Sunday, March 18, 2007

Good Care Home

Yes you have read the title correctly. I know there aren't many of them about, but there is one on my patch that really is very good, and the staff care a lot.

It's a care home for people with learning difficulties, who usually have other chronic conditions as well. Usually when we get called there, our patient is genuinely quite ill, so we don't mind getting the odd call there for an over-reaction because they are far outweighed by the number of genuine calls.

FRED gave me the call. It was to a 57 year old lady who was confused, not alert and complaining of a headache. When I arrived, I was met at the door by the carer (who was waiting for me - usually at care homes, you have to ring the bell two or three times, and finally someone will come ambling up to the door) who told me that Sue had fallen on her way back to her room from the toilet, and since then had been complaining of a headache and was quite confused. She was also scared of ambulances. I had a bargaining tool to get her to let me assess her - I'd come in a car, not an ambulance!

I walked into the room, and found Sue laying in bed. I went up and spoke to her. She took one look at me, and buried herself under the duvet.
"I don't want an ambulance," came a voice from under the duvet.
Time to play my card. "I've not come in an ambulance. I've come in a car because your carer's worried about you."
She poked her face out from under the duvet. "It's ok, I just want to have a look at you and make sure you're ok."
"I'm alright." Under the duvet again.
"Let me have a look, you might not need to go to hospital. Can I take your pulse?"
An arm appeared. I took her pulse, and with a little more gentle persuasion, I managed to get her to come out from under the duvet and let me take some obs.
"Am I alright doctor?" asked Sue when I'd finished.
Then the crew arrived.

I explained what I knew, and that Sue was frightened of ambulances. Mary, the EMT on the ambulance squatted down to talk to Sue.
"Shall we take you to hospital Sue?" Sue disappeared under the duvet again.
"No, I want to go to sleep. My bed's nice and warm."
As Mary did some gentle persuasion of her own, one of the carers came in with Sue's file. She gave us a full history, adding to what had already been told to us by the other staff. It makes a nice change to have care staff who actually know about the people they're caring for.

We eventually managed to persuade Sue to let us take her to "see the doctor", and when I said goodbye, Sue became grumpy. "I want you to stay with me," she said sulkily.
"I've got to go and see some more people who aren't well. Mary will stay in the back of the ambulance with you."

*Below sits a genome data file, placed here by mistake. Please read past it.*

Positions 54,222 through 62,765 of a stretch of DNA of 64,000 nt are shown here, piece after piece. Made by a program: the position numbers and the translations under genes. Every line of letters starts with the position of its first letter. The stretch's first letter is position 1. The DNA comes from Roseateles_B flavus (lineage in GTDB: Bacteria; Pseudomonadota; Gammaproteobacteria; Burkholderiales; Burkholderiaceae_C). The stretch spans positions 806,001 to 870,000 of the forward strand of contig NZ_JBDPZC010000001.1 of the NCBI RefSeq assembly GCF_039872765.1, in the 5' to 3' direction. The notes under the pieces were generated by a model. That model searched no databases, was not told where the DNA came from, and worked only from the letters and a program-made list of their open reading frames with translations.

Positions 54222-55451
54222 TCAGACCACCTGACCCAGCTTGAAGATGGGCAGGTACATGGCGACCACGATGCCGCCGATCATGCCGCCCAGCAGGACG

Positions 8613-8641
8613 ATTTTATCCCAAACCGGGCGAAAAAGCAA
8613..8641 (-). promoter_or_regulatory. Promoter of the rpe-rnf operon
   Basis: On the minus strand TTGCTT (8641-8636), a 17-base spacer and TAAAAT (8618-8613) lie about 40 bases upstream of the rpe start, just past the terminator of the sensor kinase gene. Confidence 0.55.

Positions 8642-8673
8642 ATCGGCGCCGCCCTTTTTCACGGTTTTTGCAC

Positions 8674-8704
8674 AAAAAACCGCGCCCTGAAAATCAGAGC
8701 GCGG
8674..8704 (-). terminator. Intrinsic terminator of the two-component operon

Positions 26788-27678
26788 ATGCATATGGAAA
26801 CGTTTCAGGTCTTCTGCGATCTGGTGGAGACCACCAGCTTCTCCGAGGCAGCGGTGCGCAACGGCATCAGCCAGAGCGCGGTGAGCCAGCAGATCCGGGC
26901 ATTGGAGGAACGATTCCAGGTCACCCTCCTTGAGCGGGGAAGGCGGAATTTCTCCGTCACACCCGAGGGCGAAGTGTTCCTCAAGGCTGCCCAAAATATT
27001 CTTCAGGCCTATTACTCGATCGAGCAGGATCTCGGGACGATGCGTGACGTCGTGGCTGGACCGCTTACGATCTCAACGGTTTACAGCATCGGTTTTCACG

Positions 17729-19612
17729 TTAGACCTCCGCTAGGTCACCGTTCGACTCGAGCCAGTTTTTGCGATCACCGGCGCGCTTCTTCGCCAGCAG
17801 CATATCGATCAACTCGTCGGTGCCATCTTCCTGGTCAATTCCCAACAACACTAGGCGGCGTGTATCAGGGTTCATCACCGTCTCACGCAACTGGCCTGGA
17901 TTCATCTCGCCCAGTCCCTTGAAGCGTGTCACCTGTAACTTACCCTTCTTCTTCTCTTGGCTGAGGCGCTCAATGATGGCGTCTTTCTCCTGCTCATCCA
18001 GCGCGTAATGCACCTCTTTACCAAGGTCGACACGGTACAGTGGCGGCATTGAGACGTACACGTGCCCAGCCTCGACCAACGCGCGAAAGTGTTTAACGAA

I left Sue sulking in the ambulance. I'd thoroughly enjoyed that call. Sue hadn't been particularly ill, but she was a joy to deal with. I could go to Sue's all day.

All Change - again!

It's been confirmed now that I'm moving back to my old ambulance station, to work with my old crewmate. My current station is great, and I get on well with my current crewmate, but I'd made it no secret that I would prefer to work at my old station.

Someone on my old station wanted to come and work at my current station, so the DSO who deals with the internal line shuffles rang me and asked me if I still wanted to go back.

So no longer should I have shifts with obervers where we only do two the station I'm going back to, we're often out from start of shift (sometimes before if we take an early job) and get back after the end. And I get to hurl abuse at my ex-old crewmate.

It also means that I have already worked my last shift with my current crewmate, because I'm working on the car until the end of April. It's been a pleasure to work with him, and I wish him all the best with his new crewmate and his new baby.

Sunday, March 11, 2007

I've Decided

I'm going with the suggestion that I just call myself Steve. It means I don't have to keep looking through the e-mail lists to see if anyone's got the same name as I'm thinking of using.

I'm writing this in my rest break at work. I've not written much lately, frankly because I feel so demoralised at the moment. I maintain this is the best job in the world, but I'm finding the rate of change in the working practices, rest breaks and the way calls are being dispatched simply overwhelming.

I never realised what a difference my £5 per day meals subs made until the new rest break system was brought we only get £10 if we don't get a break and don't get to leave early, or if your break is interrupted. As a result, I'm skint. I've had to cut right back on some spending (buying all the really cheap crap at the supermarket etc), and even then, it's becoming a struggle. I can't remember the last time we could afford to go out for a meal.

Tom points out that EMTs are paid between £7 and £10 per hour depending on whether your qualified or not. Thinking back, I used to get paid £6 per hour just for driving a bus in a rural county - not exactly stressful - apart from the school buses! And Mr Brown wants to cap our pay rises to less than inflation.

Happy days.....